Susan Bradley – outdoor wallpaper

Lace fences by Demarkersvan

Touched on the burqa, the invisible woman.

Tatiana Blass "Penelope"

Tatiana Blass  penelope from the wonderful website trendtablet

Arschile Gorky

(Left) Gorky and his mother, Van, Turkish Armenia (1912), Courtesy of Dr. Bruce Berberian, copyright Estate of Arshile Gorky / Artists Rights Society (ARS), New York ; and (right) Arshile Gorky, "The Artist and His Mother" (c. 1926-36), Whitney Museum of American Art, Gift of Julien Levy for Maro and Natasha Gorky in memory of their father. / copyright 2009 Estate of Arshile Gorky / Artists Rights Society (ARS), New York

(Left) Gorky and his mother, Van, Turkish Armenia (1912), Courtesy of Dr. Bruce Berberian; and (right) Arshile Gorky, “The Artist and His Mother” (c. 1926-36), Whitney Museum of American Art, Gift of Julien Levy for Maro and Natasha Gorky in memory of their father.

How my Mother’s Apron Unfolds in my Life 

Oil on canvas258.1 × 290.8 cm © The Arshile Gorky Foundation / Artists Rights Society (ARS), New York / Image provided by Seattle Art Museum

Hidden garments, concealed garments as talismen – metaphors for security. hidden in walls, floors when house was built.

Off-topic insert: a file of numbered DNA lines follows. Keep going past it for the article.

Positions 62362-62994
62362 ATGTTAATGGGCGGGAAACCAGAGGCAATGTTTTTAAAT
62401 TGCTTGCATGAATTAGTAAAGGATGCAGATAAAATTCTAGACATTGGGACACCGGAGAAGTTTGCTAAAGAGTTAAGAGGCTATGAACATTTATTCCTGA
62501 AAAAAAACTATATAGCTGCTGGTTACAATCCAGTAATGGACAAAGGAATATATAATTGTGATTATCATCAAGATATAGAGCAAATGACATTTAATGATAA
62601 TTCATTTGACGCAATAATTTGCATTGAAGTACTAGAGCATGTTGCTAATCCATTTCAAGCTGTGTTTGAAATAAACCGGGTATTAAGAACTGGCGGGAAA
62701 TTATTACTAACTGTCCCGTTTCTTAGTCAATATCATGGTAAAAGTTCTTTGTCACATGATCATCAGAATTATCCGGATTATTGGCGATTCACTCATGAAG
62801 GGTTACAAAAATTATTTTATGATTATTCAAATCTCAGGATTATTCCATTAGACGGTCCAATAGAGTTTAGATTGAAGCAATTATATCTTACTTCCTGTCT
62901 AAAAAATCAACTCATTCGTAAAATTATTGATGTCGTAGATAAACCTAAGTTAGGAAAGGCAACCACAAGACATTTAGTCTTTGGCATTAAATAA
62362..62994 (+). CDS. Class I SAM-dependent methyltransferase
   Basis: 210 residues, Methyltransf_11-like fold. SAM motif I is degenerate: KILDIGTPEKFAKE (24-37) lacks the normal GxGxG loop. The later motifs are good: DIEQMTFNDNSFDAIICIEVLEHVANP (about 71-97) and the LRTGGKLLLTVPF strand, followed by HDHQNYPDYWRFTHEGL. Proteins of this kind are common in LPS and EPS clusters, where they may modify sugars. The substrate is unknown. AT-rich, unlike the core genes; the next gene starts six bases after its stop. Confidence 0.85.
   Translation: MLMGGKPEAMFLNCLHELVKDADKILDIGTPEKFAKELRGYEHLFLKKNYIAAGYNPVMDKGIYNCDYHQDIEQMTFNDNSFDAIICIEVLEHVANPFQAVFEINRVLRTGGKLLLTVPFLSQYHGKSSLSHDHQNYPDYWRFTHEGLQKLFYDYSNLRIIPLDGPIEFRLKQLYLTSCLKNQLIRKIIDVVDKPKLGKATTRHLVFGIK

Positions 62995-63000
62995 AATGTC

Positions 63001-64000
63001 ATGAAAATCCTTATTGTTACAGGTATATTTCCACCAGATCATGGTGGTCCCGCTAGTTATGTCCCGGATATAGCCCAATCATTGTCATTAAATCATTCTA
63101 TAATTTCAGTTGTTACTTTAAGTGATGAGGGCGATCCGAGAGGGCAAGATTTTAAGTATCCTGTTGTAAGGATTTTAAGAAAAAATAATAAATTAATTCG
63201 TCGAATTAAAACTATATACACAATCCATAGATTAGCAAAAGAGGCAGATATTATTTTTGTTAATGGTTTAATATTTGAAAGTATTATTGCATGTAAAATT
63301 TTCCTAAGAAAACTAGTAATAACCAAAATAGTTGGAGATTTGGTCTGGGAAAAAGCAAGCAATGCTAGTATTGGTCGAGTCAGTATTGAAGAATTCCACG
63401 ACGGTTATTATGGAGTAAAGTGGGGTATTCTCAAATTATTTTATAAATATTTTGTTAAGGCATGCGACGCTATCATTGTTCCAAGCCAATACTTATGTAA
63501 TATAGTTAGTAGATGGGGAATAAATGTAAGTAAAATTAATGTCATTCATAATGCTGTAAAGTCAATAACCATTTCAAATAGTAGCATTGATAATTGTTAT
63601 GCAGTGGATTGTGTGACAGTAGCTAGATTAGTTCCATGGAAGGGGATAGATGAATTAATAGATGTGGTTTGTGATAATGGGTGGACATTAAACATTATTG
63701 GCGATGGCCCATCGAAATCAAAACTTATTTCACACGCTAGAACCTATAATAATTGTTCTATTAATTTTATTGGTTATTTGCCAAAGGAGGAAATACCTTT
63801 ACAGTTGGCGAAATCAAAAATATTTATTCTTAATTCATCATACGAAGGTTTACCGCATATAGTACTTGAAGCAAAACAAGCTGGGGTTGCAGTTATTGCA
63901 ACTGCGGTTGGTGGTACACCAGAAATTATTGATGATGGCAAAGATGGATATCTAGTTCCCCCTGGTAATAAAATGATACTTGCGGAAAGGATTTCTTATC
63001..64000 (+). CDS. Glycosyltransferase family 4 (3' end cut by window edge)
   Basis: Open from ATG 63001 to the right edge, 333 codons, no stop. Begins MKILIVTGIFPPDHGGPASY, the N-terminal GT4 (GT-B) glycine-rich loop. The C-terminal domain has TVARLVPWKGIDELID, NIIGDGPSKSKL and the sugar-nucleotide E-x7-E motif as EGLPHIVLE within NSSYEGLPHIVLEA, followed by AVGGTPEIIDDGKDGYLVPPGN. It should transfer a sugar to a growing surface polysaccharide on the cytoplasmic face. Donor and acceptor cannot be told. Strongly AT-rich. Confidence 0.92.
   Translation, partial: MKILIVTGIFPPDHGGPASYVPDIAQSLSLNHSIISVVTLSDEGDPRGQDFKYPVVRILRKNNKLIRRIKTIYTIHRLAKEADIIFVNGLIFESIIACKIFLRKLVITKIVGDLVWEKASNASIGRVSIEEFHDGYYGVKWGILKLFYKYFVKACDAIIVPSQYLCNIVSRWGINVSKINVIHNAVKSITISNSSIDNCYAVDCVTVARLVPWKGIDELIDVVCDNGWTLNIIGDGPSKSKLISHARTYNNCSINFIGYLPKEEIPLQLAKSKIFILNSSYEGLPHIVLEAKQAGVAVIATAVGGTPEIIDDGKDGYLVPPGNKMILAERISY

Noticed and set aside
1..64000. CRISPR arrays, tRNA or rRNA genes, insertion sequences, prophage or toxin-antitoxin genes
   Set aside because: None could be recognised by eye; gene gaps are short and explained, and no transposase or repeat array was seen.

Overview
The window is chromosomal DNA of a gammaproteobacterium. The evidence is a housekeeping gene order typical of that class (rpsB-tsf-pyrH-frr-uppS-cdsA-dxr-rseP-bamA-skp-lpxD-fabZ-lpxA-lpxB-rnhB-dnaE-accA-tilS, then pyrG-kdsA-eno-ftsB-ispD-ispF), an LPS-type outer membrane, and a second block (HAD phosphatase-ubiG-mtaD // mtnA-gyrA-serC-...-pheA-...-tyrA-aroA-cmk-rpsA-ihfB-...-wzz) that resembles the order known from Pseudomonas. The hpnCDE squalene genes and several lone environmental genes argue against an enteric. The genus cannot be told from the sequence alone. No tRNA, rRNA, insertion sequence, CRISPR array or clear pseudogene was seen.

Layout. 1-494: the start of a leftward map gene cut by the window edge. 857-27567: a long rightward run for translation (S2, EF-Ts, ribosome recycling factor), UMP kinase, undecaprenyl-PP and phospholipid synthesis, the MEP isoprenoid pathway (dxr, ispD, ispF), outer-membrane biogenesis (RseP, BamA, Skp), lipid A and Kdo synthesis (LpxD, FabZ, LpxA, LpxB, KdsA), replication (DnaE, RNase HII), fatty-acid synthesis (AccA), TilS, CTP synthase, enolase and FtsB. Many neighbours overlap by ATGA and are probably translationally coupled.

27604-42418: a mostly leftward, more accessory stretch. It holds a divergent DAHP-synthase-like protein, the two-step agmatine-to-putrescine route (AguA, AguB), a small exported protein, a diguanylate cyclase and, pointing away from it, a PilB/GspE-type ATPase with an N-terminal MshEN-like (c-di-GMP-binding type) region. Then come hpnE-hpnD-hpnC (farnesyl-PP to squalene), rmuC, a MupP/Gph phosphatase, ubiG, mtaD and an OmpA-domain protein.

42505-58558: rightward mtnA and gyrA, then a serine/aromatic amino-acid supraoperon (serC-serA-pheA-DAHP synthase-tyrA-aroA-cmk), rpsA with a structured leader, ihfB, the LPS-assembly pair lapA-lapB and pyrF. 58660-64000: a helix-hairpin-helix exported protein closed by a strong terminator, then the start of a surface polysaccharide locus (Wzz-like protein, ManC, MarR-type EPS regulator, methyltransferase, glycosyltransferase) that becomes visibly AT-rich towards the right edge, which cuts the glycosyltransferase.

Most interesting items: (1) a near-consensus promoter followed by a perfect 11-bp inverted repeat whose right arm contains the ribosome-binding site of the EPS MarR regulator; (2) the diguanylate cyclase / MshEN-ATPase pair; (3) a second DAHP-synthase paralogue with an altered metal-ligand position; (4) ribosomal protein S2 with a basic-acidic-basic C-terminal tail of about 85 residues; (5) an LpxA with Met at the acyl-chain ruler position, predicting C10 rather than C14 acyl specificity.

Elizabeth Wilson – clothes are congealed articles of everyday life.

Doris Salcedo – not taken with her work as concrete disturbs me too much – cold, hard, drab.

Kim Soo Ja Sewing into Walking Dedicated to the Victims of Gwangju,” 1995
Installation at The 1st Gwangju Biennale, Korea
Used bed clothes and used clothes, speakers playing “Imagine” by John Lennon, dimensions variable
Photo by Fukuoka Sakae
© Kimsooja

The use of bottari bundles to carry processions. Given to a new born baby – used like a suitcase.

Bottari with the Artist, 1994, used Korean clothes and bedcovers, Yang Dong village, Korea. Photo by Ju Myung Duk.

Mary Douglas Purity and Danger ……. at this stage of typing up my blog I’ve 16 tabs open for me to re-visit in order to read the content….. all do to with what I’ve written today. I need a breather so am going to read about her work on wikipedia. All about the abject, the decaying, smelly, leaking body. The way we cope with it is to contain it.

Louise Bourgeois Cloth Book Fabric, lithographic ink and archival dyes 27 x 34 cm
Printed on cloth, Published by Peter Blum Edition
Produced by Solo Impression, New York and Dye-Namix Inc., New York

The rest of the pages can be seen here and a long article about her work here.

Maternal loss, transitional space and the uncanny in Alison Marchant’s Kingsland Road, London—East By Judith Rugg. her mother’s petticoat hanging on a washing line in a derelict back yard.

By seeing some body wrapped in cloth is sometimes more frightening.

Cornelia Parker Suit, Shot by a Pearl Necklace 
men’s suit Executed in 1995

Dress, Shot with Small Change (Contents of a Pocket)

Dress, Shot with Small Change (Contents of a Pocket), ladies’ velvet dress
Executed in 1995

Deconstruction objects to give different meaning.